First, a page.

Do I Cater to or Ignore the Angry Customer?

Posted by on June 24, 2011 in Business Management, Marketing, Public Relations [ 0 Comments ]

It is one of the worst nightmares every business owner must confront at some point and time in their lives.

They’re dealing via phone, online or in person with an angry customer, a decision hanging in the balance. Do they do everything possible to appease the customer or do they cut their losses and let them walk?

Each situation is different, so there is no set playbook to go by.

As a business owner, you must weigh the pros and cons of keeping and/or losing this customer. Not only can there be financial ramifications one way or the other, but also marketing issues if a disgruntled customer makes the headlines.

Companies both big and small oftentimes do yearly surveys, asking their customers what they liked about the service, what they didn’t like, what could be improved and so on.

While it is a safe bet that many people don’t take the time to respond to such questionnaires either in person, over the phone or online, business owners should listen closely to those who do. As a business owner, you can learn from such responses and look for any noticeable trends regarding service, attention to detail, product reliability and more.

Surveys aside, what should you do as a business owner when you have that customer who just wants to give you a piece of their mind?

The majority of business owners oftentimes are kept out of the mix, with an employee lower on the totem pole taking the brunt of it.

If it is not the generic employee, it is a supervisor catching an ear full. Sooner or later, however, that message will make its way back to you the owner. It is what you do with that message that can have a positive or negative impact on your business.

When dealing with an angry customer, keep this in mind:

  • When the issue does reach your desk, relate to the customer to put them more at ease and see how you can assist them. You’ve been a customer countless times away from work and likely had an issue or two with a business; come at it from that point of view and how you’d want to be treated.
  • Don’t patronize the customer. While approaching them with a discount on a future purchase or some other incentive to keep them is fine, don’t belittle them either.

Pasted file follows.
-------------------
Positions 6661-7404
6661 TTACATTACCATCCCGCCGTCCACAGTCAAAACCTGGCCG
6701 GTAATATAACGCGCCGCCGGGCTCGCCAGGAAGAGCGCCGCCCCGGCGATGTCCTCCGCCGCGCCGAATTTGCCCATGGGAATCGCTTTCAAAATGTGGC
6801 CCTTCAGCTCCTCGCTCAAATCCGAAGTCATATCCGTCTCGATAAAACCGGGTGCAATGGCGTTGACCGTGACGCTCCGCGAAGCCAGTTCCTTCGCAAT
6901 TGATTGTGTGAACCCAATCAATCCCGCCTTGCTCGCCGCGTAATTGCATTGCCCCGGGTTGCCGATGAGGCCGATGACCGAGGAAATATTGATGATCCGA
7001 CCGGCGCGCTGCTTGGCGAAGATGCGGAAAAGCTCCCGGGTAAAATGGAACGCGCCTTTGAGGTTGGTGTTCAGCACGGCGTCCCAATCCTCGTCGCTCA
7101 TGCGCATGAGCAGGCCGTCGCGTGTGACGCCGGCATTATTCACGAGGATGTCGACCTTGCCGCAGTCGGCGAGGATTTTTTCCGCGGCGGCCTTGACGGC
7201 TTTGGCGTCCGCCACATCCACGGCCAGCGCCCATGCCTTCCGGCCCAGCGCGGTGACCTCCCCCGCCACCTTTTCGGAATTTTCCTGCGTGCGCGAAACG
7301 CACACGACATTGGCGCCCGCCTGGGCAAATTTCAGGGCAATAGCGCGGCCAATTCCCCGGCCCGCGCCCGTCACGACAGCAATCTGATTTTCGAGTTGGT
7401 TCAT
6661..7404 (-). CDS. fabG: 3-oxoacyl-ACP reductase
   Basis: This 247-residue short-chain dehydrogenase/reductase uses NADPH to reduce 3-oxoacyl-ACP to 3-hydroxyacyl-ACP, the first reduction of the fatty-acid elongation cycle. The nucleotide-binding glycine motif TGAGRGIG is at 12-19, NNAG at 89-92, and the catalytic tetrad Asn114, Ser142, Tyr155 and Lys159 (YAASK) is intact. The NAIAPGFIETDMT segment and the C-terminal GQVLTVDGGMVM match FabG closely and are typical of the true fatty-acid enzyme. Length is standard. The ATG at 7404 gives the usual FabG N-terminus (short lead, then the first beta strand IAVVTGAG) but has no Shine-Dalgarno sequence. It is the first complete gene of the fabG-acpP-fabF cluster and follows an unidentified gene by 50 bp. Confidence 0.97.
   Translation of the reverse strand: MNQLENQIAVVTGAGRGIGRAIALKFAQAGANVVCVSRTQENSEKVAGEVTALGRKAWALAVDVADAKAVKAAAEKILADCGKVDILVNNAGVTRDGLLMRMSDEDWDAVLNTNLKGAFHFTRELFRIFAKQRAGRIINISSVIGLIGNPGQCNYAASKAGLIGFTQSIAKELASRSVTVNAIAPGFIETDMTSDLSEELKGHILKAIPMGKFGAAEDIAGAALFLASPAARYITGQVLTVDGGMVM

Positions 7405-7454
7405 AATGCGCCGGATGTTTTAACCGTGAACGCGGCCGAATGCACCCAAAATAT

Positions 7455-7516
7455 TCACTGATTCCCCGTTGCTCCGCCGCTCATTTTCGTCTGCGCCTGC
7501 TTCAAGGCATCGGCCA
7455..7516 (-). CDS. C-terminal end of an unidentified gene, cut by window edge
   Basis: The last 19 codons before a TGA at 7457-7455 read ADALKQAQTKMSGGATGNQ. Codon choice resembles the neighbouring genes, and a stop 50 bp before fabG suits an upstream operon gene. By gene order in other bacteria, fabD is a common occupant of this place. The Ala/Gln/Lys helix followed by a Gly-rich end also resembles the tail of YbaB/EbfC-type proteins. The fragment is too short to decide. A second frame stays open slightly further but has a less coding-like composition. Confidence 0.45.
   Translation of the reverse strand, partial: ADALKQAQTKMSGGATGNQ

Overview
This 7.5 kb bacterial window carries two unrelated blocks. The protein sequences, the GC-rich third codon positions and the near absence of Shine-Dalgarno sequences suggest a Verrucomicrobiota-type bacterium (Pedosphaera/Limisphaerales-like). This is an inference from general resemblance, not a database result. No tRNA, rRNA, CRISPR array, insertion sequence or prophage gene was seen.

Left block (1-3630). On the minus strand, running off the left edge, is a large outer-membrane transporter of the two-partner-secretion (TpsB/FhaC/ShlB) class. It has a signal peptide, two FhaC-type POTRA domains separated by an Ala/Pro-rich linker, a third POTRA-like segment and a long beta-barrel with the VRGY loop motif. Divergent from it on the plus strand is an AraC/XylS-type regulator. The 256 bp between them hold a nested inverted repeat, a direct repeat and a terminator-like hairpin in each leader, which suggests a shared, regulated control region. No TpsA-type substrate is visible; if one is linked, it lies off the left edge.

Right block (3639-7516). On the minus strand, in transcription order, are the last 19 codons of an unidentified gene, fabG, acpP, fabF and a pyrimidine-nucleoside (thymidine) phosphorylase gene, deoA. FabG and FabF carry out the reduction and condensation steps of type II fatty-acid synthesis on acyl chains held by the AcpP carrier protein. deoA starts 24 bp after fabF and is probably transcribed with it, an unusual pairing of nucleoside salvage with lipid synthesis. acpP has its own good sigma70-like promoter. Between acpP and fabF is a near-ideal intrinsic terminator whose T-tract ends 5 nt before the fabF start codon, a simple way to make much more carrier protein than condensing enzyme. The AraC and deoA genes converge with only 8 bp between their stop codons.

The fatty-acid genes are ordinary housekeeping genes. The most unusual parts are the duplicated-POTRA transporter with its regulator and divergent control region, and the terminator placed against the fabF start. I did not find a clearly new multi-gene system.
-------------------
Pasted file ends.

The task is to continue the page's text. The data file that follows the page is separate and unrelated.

• If you cannot fix the situation immediately, give the customer an approximate time/date you can. Saying that you will look into it could mean today, tomorrow or next year. “John, I know your order was lost and I promise to have an answer to you by end of day today.”
  • Lastly, you win as a team and you lose as a team. Nothing is worse than throwing one of your employees under the bus. If a mistake was made on the company’s end, it is a company mistake, not the secretary’s or the VP of sales. Your message to the customer if a mistake is to be acknowledged is that it happened, it was the company’s fault and you will do everything possible to prevent such an experience in the future.

There are certainly times when the customer is at fault, but you’re not exactly going to go announcing that all around the neighborhood, now are you?

If you’re dealing with a valued customer, you should make every effort to assist them and rectify the matter. If they are a customer who just wants to continue making your life miserable, you have to decide at what point to cut the cord and let them go.

Remember, keeping an unhappy customer to poison the waters with your other clients can be devastating in more ways than one, especially if they go public with their frustrations.

What will you do next time a customer wants to give you a piece of their mind?

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